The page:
The situational approach has advantages used to lead teams also. The leader is tasked with adapting their leadership style based on the idea employees move in between the developmental continuum (Northouse, 2013). One of the first things that should be done is assess the situation and determine the appropriate questions to ask. For example, two new hires start in the same department. The first hire has transferred from another department and has worked for the company three years and in the field for five years. The second hire has three years work experience and is completely new to the field. The first hire will not require as much direction as the second hire and the leader will need to adapt their style to match the development level of each employee. The disadvantage of the situational approach is shows that task oriented leadership behaviors generate results instantly while relationship oriented behaviors are less productive (Argosy, 2017).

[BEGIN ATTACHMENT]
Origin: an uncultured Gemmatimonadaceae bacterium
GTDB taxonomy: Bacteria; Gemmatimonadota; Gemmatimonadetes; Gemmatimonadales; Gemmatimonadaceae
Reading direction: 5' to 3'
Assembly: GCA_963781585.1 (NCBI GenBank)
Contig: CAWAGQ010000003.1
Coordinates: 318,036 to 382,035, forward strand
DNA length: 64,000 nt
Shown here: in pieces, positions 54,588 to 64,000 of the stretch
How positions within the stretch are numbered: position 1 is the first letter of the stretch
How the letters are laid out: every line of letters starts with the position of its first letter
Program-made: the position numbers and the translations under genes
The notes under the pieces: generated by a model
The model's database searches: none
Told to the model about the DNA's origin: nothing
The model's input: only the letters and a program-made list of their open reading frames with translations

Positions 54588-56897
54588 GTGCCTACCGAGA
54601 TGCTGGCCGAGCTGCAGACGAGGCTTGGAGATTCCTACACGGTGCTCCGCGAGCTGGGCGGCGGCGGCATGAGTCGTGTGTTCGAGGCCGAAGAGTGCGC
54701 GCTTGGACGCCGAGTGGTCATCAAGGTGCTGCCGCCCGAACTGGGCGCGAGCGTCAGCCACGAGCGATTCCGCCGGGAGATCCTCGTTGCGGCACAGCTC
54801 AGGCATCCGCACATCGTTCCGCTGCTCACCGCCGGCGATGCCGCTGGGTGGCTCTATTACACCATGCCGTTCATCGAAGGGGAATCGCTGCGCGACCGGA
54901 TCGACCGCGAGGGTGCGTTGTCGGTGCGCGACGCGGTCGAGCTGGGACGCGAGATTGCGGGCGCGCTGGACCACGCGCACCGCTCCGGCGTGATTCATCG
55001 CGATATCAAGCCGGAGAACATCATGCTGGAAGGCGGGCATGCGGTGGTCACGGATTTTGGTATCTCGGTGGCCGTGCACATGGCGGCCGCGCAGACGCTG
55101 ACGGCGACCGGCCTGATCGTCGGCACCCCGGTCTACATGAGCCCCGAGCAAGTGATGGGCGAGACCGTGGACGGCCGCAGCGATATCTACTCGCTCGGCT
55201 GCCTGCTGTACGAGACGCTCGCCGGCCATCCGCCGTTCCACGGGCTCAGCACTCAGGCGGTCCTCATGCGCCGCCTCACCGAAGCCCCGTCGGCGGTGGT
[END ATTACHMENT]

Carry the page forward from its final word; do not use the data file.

The style and situational approach both vary in style for leading teams. The style approach metaphor that comes to mind is leading by example. This metaphor allows the leader to be able to showcase how to be effective by their example which can be adapted to include task oriented and relationship oriented approaches. The situational approach metaphor that comes to mind is Gardening Leader which means gardeners have to cultivate the soil and understand how things grow. The situational leader must be able to adapt their leadership style to situations as the occur.
Argosy University (2017). Foundations of Leadership. Module 2. Style Approach. Retrieved from myeclassonline.com
McLeod, P. L. (2012). Leading teams. Leadership Excellence, 29(3), 8-9. Retrieved from ProQuest Central database.
Northouse, P. G. (2013). Leadership: Theory and practice 6th Ed. Oaks, CA. Sage.